Towing suggestions...please. - Fiberglass RV


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Old 07-15-2007, 12:42 AM   #1
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I am heading out next Friday on my first trip with my 13ft boler. I have never towed anything before and was looking for any helpful suggestions anyone might have.

Thanks,
Robin
(towing with my 2004 Toyota Corolla)
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Old 07-15-2007, 07:46 AM   #2
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Keep your foot away from the firewall! In other words, slow down (and enjoy the scenery). Every tug and trailer combo has a sweet spot for the best fuel mileage (someplace 50-65 mph), you'll find the one that's best for you. Remember it's the journey, not the destination, so enjoy every minute.
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Old 07-15-2007, 09:10 AM   #3
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I am wondering how to you start a brand new post?

I write comments after what has already been written.

Sunnie
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Old 07-15-2007, 09:15 AM   #4
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Use the button that says "New Topic" to start a new post.
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Old 07-15-2007, 09:33 AM   #5
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Robin:

Some generic towing advice -

If you haven't towed before, go slow to begin with, at least until you get the feel of how the car behaves with a trailer behind it. Allow more room to stop, and don't forget to take turns wide so you don't run over something with the trailer wheels - like a gas pump. I'd try making a few short trips, first around town them maybe for a little bit longer before heading off on a long trip so you get some confidence and experience with the combination.

If your car is an auto, make sure it doesn't "hunt' for gears on long grades by shifting it out of high gear manually.

Make sure the car tires are inflated to the maximum pressure on the sidewalls.

Cross the safety chains under the tongue. The left chain goes to the right side of the car and the right chain goes to the left side of the car. That way, if the trailer comes off the ball, the chains have a chance of catching the tongue before it hits the road. The chains are also affected less by sharp turns when they are hooked up that way.

Stop after going a mile or two and check the safety chains and coupler to make sure all is well. Whenever you stop for gas, check them again, and feel the trailer tires and hubs to see if they are getting hot. Warm is OK, hot is not. It's not a bad idea to verify your trailer lights are functioning at the same time.


That's what I can come up with off the top of my head, I'm sure others can add more.
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Old 07-15-2007, 11:27 AM   #6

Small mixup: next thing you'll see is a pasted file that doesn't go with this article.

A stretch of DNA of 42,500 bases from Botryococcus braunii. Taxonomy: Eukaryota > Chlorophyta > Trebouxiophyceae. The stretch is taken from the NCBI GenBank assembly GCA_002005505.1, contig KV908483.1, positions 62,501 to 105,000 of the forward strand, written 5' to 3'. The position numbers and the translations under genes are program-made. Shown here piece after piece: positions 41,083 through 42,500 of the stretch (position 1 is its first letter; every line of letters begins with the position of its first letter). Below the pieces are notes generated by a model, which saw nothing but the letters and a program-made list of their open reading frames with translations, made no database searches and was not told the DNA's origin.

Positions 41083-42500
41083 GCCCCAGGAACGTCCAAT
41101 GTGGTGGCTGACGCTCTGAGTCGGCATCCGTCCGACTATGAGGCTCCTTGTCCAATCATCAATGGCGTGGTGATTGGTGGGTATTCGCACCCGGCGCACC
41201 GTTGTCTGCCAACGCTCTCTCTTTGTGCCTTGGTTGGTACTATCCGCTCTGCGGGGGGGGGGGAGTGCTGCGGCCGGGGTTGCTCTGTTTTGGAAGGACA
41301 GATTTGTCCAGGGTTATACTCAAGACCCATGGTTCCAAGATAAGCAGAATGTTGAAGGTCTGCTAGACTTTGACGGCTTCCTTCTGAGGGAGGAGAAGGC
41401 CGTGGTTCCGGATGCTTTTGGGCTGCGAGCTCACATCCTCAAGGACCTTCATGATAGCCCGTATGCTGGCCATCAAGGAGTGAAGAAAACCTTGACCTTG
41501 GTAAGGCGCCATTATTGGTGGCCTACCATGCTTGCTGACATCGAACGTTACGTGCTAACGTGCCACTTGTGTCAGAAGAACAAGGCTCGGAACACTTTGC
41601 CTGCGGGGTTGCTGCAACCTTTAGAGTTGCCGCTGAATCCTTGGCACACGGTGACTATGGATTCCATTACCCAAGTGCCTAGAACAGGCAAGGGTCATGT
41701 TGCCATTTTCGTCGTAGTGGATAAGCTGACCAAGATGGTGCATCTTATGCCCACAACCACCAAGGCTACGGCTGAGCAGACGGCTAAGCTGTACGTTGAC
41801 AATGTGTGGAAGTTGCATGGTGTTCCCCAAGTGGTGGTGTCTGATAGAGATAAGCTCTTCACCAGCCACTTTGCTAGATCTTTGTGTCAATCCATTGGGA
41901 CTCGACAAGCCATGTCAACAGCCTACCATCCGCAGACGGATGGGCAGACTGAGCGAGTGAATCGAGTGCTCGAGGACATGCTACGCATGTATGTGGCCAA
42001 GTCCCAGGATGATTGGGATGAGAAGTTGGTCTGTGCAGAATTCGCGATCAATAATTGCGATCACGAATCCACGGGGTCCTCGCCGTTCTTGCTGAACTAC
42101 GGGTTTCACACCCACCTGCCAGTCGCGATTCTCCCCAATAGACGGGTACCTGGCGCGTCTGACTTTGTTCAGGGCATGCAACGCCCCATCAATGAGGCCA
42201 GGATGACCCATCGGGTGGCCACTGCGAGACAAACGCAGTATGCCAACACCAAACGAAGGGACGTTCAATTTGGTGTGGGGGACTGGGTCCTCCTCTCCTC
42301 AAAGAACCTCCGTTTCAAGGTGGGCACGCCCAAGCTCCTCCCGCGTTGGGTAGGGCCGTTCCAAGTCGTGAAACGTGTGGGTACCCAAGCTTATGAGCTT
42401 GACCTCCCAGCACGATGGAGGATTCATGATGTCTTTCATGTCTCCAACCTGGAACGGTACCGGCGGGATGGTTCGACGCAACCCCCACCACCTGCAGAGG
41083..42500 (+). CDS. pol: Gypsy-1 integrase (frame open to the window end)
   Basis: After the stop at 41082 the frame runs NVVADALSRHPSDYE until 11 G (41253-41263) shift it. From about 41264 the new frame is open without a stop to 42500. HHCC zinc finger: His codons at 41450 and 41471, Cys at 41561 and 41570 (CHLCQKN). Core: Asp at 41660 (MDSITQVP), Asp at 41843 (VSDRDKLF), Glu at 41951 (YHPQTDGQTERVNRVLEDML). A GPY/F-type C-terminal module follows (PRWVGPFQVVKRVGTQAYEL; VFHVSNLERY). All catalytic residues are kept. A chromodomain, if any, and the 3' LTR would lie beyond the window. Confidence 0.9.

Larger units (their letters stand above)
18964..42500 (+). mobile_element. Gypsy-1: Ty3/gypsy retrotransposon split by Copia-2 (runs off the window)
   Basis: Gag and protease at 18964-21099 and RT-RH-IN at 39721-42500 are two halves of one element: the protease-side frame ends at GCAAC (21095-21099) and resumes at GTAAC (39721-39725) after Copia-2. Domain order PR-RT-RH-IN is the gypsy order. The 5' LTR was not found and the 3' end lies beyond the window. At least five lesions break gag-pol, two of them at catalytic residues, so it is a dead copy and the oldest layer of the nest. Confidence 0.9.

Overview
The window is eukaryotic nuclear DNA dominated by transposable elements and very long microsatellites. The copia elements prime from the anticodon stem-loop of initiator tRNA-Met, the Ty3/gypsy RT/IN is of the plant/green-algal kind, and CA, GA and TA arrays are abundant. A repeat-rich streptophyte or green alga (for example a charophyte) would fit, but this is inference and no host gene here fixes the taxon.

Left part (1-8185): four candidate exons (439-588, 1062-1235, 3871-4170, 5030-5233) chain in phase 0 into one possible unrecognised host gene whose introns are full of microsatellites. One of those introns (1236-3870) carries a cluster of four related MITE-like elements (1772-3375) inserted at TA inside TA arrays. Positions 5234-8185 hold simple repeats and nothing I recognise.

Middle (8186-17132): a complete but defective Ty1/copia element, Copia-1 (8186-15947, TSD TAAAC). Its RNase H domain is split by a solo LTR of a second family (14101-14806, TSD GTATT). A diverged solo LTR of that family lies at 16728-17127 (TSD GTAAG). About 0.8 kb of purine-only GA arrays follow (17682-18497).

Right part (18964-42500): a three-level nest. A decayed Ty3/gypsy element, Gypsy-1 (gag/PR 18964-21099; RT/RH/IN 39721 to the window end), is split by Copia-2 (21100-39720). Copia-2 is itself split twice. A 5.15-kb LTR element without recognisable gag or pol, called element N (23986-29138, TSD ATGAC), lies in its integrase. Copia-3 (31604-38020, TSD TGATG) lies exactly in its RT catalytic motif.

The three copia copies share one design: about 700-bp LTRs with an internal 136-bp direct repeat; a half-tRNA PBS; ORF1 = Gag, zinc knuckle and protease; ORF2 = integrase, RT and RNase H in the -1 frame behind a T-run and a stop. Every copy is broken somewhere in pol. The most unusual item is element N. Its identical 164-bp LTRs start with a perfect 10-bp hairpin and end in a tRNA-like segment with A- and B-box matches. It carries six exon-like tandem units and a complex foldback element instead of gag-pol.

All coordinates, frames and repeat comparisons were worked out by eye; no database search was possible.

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Robin:

Some generic towing advice -

If you haven't towed before, go slow to begin with, at least until you get the feel of how the car behaves with a trailer behind it. Allow more room to stop, and don't forget to take turns wide so you don't run over something with the trailer wheels - like a gas pump. I'd try making a few short trips, first around town them maybe for a little bit longer before heading off on a long trip so you get some confidence and experience with the combination.

If your car is an auto, make sure it doesn't "hunt' for gears on long grades by shifting it out of high gear manually.

Make sure the car tires are inflated to the maximum pressure on the sidewalls.

Cross the safety chains under the tongue. The left chain goes to the right side of the car and the right chain goes to the left side of the car. That way, if the trailer comes off the ball, the chains have a chance of catching the tongue before it hits the road. The chains are also affected less by sharp turns when they are hooked up that way.

Stop after going a mile or two and check the safety chains and coupler to make sure all is well. Whenever you stop for gas, check them again, and feel the trailer tires and hubs to see if they are getting hot. Warm is OK, hot is not. It's not a bad idea to verify your trailer lights are functioning at the same time.
That's what I can come up with off the top of my head, I'm sure others can add more.
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Old 07-15-2007, 11:36 AM   #7
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You're getting some good advice. One thing I didn't see is that you should practice backing your trailer. That's an absolute must. Also, whenever you're backing up, watch your mirrors carefully to be sure you don't jacknife the trailer into your bumper. It can happen quickly, particularly with a 13 footer. Good luck, Phil
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Old 07-15-2007, 06:53 PM   #8
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If your car is an auto, make sure it doesn't "hunt' for gears on long grades by shifting it out of high gear manually.
This is a valid concern, but just to be clear...
don't assume that the transmission needs to be shifted out of the highest gear position, or anything else that "they say" you should do (for instance, turning off an overdrive switch). This is an excellent time to read the car's owners manual - my guess is that there is a section in there which says what to do for best reliability and most pleasant towing.

Mine stays in "D" (the top position of my 5-speed auto), except on the rare occasions when I manually shift it lower to get more power or stop the "hunting" that Lee mentioned.
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